“On a purely technical level,” John Adams says, “my works don’t seem to be as complicated as those by many other contemporary composers. My musical ideas have never required the complex forms that we normally expect these days from serious composers. The difficulties in my music are in the concentration and the energy. The music is very difficult to perform in this respect since you immediately notice when an instrumentalist is not playing the right notes. That is not the case for many contemporary pieces, where often only the composer notices if something is not right …” John Adams, Philharmonic Composer in Residence in the 2016/17 season, is one of the main representatives of American minimalism – a musical style where simple basic patterns are repeated over longer periods of time with only slight changes that can sometimes barely be perceived. However, Adams distanced himself early on from the rigid mechanics of the first minimal compositions: “My music is, I believe, more expressive. Jazzy, slow, fast, loud, soft – all those differences are important to me.”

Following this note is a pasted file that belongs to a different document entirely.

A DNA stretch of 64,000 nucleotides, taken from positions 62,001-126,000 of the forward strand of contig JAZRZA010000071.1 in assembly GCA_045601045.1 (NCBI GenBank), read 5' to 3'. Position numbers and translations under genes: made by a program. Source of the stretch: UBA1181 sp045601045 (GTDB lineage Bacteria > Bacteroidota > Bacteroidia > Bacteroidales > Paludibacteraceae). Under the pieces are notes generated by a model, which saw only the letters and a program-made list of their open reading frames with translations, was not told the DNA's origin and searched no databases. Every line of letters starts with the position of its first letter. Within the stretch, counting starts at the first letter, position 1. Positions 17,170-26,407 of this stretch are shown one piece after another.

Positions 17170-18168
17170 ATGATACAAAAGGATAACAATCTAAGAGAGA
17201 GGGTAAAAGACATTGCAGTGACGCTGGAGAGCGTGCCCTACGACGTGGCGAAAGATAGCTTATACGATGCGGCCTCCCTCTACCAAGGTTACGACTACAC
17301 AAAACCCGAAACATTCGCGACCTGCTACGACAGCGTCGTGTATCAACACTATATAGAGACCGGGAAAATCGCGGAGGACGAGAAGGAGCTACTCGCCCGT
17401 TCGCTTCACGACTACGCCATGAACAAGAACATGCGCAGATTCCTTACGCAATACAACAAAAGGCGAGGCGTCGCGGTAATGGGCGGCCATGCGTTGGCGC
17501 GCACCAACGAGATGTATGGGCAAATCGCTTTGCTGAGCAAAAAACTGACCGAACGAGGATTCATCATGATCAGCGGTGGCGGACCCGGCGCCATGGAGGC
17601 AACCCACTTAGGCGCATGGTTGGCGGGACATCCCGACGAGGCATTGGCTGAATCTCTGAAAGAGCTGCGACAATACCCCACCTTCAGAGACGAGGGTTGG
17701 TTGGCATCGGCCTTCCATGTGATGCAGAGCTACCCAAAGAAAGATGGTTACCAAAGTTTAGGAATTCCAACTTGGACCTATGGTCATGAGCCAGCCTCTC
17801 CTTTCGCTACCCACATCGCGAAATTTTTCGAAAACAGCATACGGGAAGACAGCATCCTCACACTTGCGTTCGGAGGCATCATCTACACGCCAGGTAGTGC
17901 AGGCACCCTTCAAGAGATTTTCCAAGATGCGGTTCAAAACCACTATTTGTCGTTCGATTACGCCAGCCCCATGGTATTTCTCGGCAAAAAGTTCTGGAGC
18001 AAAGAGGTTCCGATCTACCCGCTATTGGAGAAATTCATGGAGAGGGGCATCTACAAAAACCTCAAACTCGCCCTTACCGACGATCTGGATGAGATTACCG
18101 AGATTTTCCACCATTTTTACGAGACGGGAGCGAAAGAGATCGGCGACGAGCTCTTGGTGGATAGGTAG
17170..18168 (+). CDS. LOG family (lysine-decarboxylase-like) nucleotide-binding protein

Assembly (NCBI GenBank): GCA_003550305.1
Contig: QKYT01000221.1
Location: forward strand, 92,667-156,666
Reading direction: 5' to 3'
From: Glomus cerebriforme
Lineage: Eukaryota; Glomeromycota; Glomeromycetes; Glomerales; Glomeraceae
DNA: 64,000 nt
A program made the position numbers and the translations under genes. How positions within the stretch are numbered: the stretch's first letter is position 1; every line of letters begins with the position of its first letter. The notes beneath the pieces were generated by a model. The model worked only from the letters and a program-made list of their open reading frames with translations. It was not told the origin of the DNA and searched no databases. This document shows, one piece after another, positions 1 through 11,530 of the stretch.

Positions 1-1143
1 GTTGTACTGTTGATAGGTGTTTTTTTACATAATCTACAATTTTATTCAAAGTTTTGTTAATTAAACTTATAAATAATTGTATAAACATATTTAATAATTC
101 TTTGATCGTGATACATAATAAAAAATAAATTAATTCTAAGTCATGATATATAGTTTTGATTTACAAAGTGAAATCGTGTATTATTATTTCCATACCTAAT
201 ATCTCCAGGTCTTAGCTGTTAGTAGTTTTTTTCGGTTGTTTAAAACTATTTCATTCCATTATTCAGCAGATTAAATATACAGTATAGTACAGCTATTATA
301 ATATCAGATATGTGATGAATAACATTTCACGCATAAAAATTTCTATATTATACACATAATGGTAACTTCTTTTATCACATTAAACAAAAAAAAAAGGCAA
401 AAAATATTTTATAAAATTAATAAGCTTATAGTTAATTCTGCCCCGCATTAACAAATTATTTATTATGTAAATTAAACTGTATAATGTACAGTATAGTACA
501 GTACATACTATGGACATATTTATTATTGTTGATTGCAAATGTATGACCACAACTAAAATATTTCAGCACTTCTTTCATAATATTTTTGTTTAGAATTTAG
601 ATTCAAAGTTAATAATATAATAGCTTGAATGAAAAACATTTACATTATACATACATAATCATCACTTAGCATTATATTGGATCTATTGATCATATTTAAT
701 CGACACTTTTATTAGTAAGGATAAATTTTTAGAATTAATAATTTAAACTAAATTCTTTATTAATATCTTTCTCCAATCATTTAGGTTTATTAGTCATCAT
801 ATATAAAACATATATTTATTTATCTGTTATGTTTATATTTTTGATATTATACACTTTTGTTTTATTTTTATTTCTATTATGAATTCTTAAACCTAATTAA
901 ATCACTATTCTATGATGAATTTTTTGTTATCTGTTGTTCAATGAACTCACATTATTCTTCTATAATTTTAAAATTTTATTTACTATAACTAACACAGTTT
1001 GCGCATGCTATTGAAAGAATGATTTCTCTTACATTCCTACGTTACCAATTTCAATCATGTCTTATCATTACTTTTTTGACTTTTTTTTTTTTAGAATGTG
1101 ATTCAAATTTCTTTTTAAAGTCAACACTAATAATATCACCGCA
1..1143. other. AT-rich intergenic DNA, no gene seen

The composer programmed his own Harmonielehre for his conducting debut with the Berliner Philharmoniker. The work was inspired by a dream in which an oil tanker in the San Francisco Bay took off into the sky like a rocket; this image has its immediate musical equivalent at the beginning of the work, where repeated E minor chords go off like cannon salvos. After the interval, the programme continues with the violin concerto Scheherazade.2, which John Adams composed “into the bow” of the violinist Leila Josefowicz. The piece was inspired by an exhibition at the Institut du Monde Arabe in Paris, which was centred around the stories from the Thousand and One Nights, particularly the Scheherazade figure: “The casual brutality towards women,” says Adams, “that lies at the base of many of these tales prodded me to think about the many images […] that we see today in the news on a daily basis. I was suddenly struck by the idea of a ‘dramatic symphony’ in which the principal character role is taken by the solo violin.” Although the music does not tell a specific story, in his sound vision Adams follows a set of “provocative images” that are targeted against violence and oppression: scenes in which Scheherazade is pursued by religious zealots and put on trial before finally finding her freedom in the finale.